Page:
Work closely with the board, key business and influential line managers to
truly understand vision, current/planned business drivers and the impact on
their people. Establish what worries them and what they need from HR to deliver
revenue targets or efficiency results. Explore workforce perceptions and
attitudes. Spot potential barriers to success, including ‘unwritten rules’ and
leadership weaknesses.

Step 2
This results-orientated analysis shapes the people strategy that dictates
the organisational and functional agenda for an integrated HR strategy –
defining the need for transformational change; scoping demand for value-add HR
solutions; prioritising plan deliverables/objectives; scaling total labour
cost, resourcing and skill demands, etc. Scan the external environment for
other influences; impending legislative changes, and shared learning
opportunities from others, including competitors and different industries,
facing similar challenges. Reflect on the relevance of existing HR policies to
the emerging landscape and employment branding going forward.

Step 3
Having aligned business, people and HR strategies, test systems and ideas
with key business leaders for impact, fit and support. Engage the wider HR team
to begin on HR skills gap analysis and discussions on consequences for future
roles and responsibilities. Again, selectively test potential scenarios for
employee reactions. Co-opt selected influential senior HR leaders to cement
collective commitment to the change agenda and demonstrably refine or adjust
plan ideas in line with feedback.

Simultaneously, examine the competitiveness of the present HR
function. Identify systems infrastructure weaknesses; start to map current
processes; use RACI techniques (the matrix tool for assigning job
responsibilities) to establish critical touch points; probe the true cost of
operation; examine HR performance or service reports; study current activities
and transactional volumes; analyse employee measures and people capital
metrics; assess managerial bench strength and responsiveness of the current

Step 4
With research and diagnostics complete, engage senior HR managers in
determining the transformational change agenda for HR itself. It might not be
easy, but persist.

In the short term, enlist support to deliver the CEO’s
challenge by ensuring HR plans are focused on delivering the company’s new
goals. Reach shared agreement on the prioritised HR workstack with clear
deliverables and output measures; agree prime target activities for elimination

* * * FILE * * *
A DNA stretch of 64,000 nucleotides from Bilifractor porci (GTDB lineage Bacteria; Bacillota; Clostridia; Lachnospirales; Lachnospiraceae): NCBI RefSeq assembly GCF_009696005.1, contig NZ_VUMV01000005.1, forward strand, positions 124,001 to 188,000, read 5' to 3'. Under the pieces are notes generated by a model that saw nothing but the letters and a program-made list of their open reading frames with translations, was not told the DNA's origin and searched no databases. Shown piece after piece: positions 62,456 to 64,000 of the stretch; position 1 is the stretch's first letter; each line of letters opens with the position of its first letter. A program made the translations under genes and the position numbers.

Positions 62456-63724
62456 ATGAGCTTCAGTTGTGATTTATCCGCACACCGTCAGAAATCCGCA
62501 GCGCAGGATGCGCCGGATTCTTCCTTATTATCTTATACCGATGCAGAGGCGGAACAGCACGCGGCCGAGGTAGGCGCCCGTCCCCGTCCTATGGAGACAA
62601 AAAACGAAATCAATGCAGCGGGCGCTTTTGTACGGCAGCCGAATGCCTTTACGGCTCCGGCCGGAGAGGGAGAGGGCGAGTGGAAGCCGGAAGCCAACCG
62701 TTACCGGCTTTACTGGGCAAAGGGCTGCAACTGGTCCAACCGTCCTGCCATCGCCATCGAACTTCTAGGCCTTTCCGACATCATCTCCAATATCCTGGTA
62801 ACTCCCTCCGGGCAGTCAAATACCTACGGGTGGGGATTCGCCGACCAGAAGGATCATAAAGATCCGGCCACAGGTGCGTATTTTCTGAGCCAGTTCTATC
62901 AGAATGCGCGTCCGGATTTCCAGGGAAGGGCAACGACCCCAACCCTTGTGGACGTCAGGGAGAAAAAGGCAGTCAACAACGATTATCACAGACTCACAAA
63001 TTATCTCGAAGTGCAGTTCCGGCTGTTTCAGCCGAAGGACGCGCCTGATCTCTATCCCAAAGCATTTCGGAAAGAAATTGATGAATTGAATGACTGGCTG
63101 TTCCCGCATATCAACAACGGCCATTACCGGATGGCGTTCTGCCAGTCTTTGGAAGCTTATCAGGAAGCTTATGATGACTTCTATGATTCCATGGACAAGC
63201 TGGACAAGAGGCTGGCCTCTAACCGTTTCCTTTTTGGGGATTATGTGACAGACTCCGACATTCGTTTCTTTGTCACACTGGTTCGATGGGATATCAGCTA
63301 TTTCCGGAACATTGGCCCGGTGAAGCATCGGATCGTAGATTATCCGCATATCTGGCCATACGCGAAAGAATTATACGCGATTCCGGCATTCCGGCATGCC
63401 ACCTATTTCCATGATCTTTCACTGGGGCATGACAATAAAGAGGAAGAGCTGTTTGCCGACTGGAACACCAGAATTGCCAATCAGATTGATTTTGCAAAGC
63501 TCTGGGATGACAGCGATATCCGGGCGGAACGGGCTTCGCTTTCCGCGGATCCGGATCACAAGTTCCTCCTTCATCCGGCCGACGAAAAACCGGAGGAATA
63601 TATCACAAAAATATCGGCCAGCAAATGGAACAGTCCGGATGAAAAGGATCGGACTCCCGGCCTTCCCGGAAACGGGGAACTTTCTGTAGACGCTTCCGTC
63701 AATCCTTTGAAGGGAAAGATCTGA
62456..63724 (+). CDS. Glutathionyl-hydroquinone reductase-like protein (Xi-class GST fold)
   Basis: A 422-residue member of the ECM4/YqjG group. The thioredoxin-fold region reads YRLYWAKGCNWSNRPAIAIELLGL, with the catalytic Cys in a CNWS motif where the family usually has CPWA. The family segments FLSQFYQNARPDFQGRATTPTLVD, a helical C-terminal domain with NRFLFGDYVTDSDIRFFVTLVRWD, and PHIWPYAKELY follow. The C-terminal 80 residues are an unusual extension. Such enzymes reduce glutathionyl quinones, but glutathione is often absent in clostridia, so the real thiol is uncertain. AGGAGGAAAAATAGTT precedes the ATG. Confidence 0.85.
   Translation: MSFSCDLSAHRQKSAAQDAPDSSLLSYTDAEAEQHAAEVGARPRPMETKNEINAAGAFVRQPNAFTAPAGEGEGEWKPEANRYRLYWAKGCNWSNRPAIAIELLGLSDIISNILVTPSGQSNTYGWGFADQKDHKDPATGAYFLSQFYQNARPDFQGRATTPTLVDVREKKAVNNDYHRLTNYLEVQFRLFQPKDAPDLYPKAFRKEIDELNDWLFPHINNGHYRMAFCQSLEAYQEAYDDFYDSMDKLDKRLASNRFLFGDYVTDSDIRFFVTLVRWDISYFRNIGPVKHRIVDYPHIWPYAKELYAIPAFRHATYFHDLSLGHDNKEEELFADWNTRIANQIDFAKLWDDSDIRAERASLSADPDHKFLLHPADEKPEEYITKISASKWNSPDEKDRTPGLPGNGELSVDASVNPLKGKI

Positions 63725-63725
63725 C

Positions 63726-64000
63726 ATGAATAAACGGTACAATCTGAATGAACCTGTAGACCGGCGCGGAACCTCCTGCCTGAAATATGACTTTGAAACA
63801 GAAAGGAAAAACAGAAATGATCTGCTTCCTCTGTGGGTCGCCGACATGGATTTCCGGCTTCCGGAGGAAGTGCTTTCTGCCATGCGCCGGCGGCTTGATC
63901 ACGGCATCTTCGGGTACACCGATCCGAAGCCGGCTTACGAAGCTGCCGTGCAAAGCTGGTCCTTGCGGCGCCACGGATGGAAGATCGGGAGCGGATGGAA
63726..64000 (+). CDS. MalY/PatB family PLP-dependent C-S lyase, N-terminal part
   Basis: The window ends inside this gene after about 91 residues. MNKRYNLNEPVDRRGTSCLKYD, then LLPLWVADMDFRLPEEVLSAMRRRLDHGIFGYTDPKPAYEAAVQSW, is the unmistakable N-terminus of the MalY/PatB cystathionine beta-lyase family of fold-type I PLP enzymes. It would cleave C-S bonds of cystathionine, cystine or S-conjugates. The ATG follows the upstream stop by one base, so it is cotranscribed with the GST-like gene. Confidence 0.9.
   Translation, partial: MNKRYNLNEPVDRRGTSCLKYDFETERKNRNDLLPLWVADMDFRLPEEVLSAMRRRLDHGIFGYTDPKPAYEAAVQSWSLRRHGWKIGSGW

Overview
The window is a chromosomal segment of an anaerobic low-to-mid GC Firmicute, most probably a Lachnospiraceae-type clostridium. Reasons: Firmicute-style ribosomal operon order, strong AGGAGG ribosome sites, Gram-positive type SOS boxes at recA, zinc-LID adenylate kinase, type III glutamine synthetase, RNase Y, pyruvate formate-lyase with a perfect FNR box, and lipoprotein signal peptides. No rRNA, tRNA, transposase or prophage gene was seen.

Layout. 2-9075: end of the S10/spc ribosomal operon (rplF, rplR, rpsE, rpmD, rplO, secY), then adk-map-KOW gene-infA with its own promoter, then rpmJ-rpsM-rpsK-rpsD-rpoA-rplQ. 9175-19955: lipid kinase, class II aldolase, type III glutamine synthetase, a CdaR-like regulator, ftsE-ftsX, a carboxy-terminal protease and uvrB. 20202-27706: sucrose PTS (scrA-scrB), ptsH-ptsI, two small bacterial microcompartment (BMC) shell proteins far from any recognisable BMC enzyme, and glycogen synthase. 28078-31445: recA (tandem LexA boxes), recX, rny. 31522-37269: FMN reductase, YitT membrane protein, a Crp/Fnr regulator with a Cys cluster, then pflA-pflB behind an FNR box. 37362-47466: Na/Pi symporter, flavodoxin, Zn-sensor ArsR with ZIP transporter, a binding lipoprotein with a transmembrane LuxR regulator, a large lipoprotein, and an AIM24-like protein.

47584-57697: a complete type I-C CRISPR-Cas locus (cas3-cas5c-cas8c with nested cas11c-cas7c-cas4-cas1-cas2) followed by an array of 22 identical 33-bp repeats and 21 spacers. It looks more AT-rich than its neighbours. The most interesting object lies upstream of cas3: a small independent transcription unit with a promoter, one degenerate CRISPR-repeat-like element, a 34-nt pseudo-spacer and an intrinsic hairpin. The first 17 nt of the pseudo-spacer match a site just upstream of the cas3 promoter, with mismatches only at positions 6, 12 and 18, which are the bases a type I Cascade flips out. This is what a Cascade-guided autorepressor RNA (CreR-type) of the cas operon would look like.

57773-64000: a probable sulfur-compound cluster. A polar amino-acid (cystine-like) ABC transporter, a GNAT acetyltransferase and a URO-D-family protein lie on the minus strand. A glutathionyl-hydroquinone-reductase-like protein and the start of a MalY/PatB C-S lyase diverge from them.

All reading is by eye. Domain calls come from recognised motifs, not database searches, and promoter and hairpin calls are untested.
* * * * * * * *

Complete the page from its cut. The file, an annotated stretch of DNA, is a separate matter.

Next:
from products and services portfolio; improve operational effectiveness through
the eradication of duplication or exploitation of synergies and collaborative

Check the scope for rapid policy and process simplification and
likely e-enablement opportunities. Benchmark best practice, drilling down on
quick wins for cost reduction. Build functional capability or skills
development plans and secure funding. Finally, adjust HR resources in line with
changes to deliver planned HR efficiency improvements and cost savings.  

Solution 2
By Ralph Tribe the vice-president of HR at Getty Images

Step 1
With 200 people in HR, it should be possible to specifically select a small
nucleus of your best people to assess the situation, develop a strategy, craft
a plan, present and then implement it. Select this small team on the basis of
business knowledge, analytical ability, project management and relationship
management skills. HR knowledge is clearly important, but these will be the
defining skills in any environment characterised by significant change.

Step 2
If the business strategy revolves around customer retention and loyalty,
then the HR strategy must reflect this. It is critical that the strategy is not
so much based on general best practice, but rather on HR activity that can be
leveraged to differentiate your specific business in the market. As such, you
need to consider what your competitors are doing from an HR perspective, and
prioritise what you can do better or differently.

Step 3
Get out into the business and talk to line managers about their strategies
for driving efficiencies and delivering increased customer loyalty. Sound them
out on your ideas, and get their input on what HR activity would most
positively impact their plans. Their contribution not only helps your HR team
develop a clear strategy, but will broaden ownership prior to any final
decision-making. The most obvious way of winning board-level support is to have
discussed it with board members prior to presentation. Never present a surprise.

Step 4
In response to the CEO’s call for reduced costs, prioritise current and
planned HR activity in terms of its contribution to the organisation’s new
corporate goals, and then cut from the bottom of the list until you hit your
cost reduction target (if you don’t have this target yet, expect it soon).

Step 5
The structure of the future HR organisation should fall out of the HR
strategy and activity plan developed to this point. Avoid falling into the trap
of defining your organisation structure before you have agreed what it is going
to deliver.

You should obviously engage other business managers in a
similar dialogue to help them design their own organisations using the same